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The rise of China signals a new chapter in international relations. How China interacts with the international legal order—namely, how China utilizes international law to facilitate and justify its rise and how international law is relied upon to engage a rising China—has invited growing debate among academics and those in policy circles. Two recent events, the South China Sea Arbitration and the US-China trade war, have deepened tensions.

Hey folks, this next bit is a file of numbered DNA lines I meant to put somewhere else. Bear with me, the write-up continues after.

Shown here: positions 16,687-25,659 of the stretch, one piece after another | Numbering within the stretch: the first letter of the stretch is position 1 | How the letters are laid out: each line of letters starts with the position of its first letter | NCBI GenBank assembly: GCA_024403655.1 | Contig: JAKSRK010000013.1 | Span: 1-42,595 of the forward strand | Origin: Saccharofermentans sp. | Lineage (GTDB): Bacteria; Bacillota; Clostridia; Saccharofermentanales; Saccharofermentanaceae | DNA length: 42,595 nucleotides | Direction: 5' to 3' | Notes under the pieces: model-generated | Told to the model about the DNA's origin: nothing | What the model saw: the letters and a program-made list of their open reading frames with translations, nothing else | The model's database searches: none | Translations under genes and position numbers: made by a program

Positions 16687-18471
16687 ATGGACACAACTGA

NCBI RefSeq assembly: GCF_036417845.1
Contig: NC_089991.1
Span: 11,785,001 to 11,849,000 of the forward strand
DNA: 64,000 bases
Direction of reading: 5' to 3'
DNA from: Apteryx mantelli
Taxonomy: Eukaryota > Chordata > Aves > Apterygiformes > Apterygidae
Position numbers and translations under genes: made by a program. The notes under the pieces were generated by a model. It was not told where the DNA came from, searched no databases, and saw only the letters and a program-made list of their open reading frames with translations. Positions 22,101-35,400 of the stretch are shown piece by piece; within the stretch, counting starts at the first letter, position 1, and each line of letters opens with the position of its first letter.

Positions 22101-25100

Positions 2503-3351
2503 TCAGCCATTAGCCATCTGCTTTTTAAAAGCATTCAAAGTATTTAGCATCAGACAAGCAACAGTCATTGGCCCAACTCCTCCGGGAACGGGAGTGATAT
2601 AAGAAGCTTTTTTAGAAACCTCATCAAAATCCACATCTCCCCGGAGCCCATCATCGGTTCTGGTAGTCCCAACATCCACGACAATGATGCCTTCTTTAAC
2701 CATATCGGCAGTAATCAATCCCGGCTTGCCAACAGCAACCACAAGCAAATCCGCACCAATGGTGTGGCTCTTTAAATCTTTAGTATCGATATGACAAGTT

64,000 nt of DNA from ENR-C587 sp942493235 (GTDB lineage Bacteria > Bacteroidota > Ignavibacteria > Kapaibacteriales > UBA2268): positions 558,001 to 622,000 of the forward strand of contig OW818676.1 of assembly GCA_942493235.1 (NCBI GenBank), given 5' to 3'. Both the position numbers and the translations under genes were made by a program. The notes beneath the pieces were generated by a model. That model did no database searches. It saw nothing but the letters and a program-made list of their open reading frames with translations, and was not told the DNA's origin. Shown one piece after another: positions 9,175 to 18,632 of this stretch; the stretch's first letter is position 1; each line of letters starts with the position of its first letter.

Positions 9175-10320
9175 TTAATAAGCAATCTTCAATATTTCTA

This book, for the first time, provides a systematic and critical elaboration of the interplay between a rising China and international law. Several crucial questions are broached. These include: How has China adjusted its international legal policies as China's state identity changes over time, especially as it becomes a formidable power? Which methodologies has China adopted to comply with international law and, in particular, to achieve its new legal strategy of norm entrepreneurship? How does China organize its domestic institutions to engage international law in order to further its ascendance? How does China use international law at a national level (in the Chinese courts) and at an international level (for example, lawfare in international dispute settlement)? And finally, how should "Chinese exceptionalism" be understood? This book contributes significantly to the burgeoning and highly relevant scholarship on China and international law.